May 24, 2022
GENEVA — The World Economic Forum’s Community of Chief Economists expects lower economic activity, higher inflation, lower real wages and greater food insecurity globally in 2022, pointing to the devastating human consequences of the fragmentation of the global economy.
Reversing previous expectations for recovery, the majority of respondents to the latest survey expect only a moderate economic outlook in the United States, China, Latin America, South Asia and Pacific, East Asia, sub-Saharan Africa and the Middle East and North Africa in 2022. In Europe, the majority expect the economic outlook to be weak.
The choices of both business and government are expected to lead to greater fragmentation in the global economy and unprecedented shifts in supply chains, creating a perfect storm of volatility and uncertainty. These patterns are expected to create further difficult trade-offs and choices for policy-makers, and – without greater coordination – shocking human costs. These are the key findings of the World Economic Forum’s quarterly Chief Economists Outlook, published today.
“We are at the cusp of a vicious cycle that could impact societies for years. The pandemic and war in Ukraine have fragmented the global economy and created far-reaching consequences that risk wiping out the gains of the last 30 years. Leaders face difficult choices and trade-offs domestically when it comes to debt, inflation and investment. Yet business and government leaders must also recognise the absolute necessity of global cooperation to prevent economic misery and hunger for millions around the world. The World Economic Forum’s Annual Meeting this week will provide a starting point for such collaboration”, says Saadia Zahidi, Managing Director at the World Economic Forum.
Higher inflation, lower real wages and food insecurity
The war in Ukraine, continued surges of COVID-19 variants and associated supply shocks are impacting expectations on inflation. The majority of chief economists surveyed by the Forum expect high or very high inflation in 2022 in all markets except China and East Asia – with 96 per cent expecting high or very high inflation in the US, 92 per cent for Europe and 86 per cent for Latin America. In parallel, two-thirds of chief economists expect that average real wages will decline in the near term in advanced economies, while one-third are uncertain. Ninety percent of those surveyed expect average real wages to fall across low-income economies.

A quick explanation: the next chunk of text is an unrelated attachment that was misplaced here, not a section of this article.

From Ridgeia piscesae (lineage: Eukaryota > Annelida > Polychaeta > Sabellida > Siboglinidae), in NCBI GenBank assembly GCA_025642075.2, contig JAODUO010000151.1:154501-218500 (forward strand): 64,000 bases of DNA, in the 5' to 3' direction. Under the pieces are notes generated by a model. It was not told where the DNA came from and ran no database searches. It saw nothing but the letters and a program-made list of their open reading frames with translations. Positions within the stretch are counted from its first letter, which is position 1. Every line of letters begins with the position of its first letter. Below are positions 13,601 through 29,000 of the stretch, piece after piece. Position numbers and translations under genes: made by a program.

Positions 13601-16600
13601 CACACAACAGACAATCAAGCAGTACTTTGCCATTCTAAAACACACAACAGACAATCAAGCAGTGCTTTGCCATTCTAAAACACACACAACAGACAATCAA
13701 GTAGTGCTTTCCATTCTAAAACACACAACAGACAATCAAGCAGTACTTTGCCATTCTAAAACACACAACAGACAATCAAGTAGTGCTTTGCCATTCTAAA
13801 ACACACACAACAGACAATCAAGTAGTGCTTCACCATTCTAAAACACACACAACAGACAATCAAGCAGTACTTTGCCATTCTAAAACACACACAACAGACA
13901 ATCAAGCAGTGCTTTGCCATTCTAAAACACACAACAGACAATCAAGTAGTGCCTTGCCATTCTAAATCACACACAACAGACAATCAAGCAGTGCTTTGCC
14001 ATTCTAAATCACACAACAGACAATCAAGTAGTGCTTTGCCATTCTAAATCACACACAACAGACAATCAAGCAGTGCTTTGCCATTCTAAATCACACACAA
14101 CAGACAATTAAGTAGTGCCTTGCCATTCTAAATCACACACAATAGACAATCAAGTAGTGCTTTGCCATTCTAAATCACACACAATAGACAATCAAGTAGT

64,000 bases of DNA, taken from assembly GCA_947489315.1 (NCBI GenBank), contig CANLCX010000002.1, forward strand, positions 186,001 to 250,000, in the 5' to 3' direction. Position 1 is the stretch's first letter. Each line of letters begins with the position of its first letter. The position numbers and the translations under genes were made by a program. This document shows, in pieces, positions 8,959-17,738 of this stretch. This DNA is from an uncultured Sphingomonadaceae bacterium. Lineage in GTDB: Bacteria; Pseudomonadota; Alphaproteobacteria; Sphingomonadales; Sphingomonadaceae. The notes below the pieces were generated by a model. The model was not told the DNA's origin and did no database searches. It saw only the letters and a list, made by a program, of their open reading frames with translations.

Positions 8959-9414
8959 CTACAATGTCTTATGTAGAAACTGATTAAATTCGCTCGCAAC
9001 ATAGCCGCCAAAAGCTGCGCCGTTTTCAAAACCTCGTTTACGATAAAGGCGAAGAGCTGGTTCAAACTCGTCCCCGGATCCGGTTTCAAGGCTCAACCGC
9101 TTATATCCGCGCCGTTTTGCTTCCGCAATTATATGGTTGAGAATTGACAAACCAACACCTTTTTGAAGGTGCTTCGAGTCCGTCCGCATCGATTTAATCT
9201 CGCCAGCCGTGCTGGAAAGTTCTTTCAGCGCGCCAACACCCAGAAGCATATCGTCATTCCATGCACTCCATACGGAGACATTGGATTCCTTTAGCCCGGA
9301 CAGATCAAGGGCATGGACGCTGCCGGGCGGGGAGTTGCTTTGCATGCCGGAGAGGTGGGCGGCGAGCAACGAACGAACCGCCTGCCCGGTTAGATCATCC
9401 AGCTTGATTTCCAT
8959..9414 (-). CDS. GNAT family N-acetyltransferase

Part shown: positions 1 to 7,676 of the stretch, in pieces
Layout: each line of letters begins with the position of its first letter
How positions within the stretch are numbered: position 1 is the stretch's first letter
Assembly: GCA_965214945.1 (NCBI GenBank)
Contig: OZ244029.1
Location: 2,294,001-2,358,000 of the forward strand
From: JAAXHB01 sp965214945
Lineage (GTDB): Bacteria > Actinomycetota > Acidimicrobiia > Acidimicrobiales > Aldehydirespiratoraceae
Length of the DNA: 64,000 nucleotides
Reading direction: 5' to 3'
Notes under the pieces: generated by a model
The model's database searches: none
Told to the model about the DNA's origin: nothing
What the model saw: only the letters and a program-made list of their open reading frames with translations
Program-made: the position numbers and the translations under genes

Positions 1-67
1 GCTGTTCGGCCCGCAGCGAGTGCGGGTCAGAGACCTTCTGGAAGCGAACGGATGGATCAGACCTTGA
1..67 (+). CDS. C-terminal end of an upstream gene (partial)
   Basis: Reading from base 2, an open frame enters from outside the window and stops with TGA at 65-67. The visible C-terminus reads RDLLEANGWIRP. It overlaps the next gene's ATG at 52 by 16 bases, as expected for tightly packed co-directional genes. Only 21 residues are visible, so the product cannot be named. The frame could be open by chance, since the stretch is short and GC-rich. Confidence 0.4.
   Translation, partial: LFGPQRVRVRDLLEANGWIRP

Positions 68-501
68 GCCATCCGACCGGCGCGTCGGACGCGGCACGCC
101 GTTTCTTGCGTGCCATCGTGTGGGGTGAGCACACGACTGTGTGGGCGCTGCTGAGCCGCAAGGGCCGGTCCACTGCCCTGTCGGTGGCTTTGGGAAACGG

With wheat prices expected to increase by over 40 per cent this year and prices for vegetable oils, cereals and meat at all-time highs, the war in Ukraine is exacerbating global hunger and a cost-of-living crisis. Over the next three years, chief economists expect food insecurity to be most severe in sub-Saharan Africa and in the Middle East and North Africa. At the current trajectory, the world is on track for the worst food crisis in recent history, compounded by the additional pressure of high energy prices.
These expert predictions are echoed in the experience of the general public. A recent 11-country survey, conducted by Ipsos with the World Economic Forum, reveals high levels of public economic pessimism in the face of a cost-of-living crisis. Twenty-five per cent of the public say they are finding it quite or very difficult to manage financially, ranging between two-thirds of Turkish citizens and 16 per cent of those in the US and Germany. The largest group (34 per cent) say they are “just about getting by”. Only 11per cent say they are living comfortably while three in ten (29 per cent) feel they are doing alright.
Expectations of price rises are also widespread across all 11 countries – almost four in five people expect the cost of their food shopping to increase, while three-quarters expect rises in utility bills such as gas and electricity. For most countries, a rise in food prices is the area households say would have the biggest impact on their quality of life – this is the case for the US, Canada, Italy, Japan, Australia, Poland and Turkey. In the remaining four countries (Britain, Italy, Germany and Spain) an increase in utility bills would have the biggest effect.
A difficult balancing act for policy-makers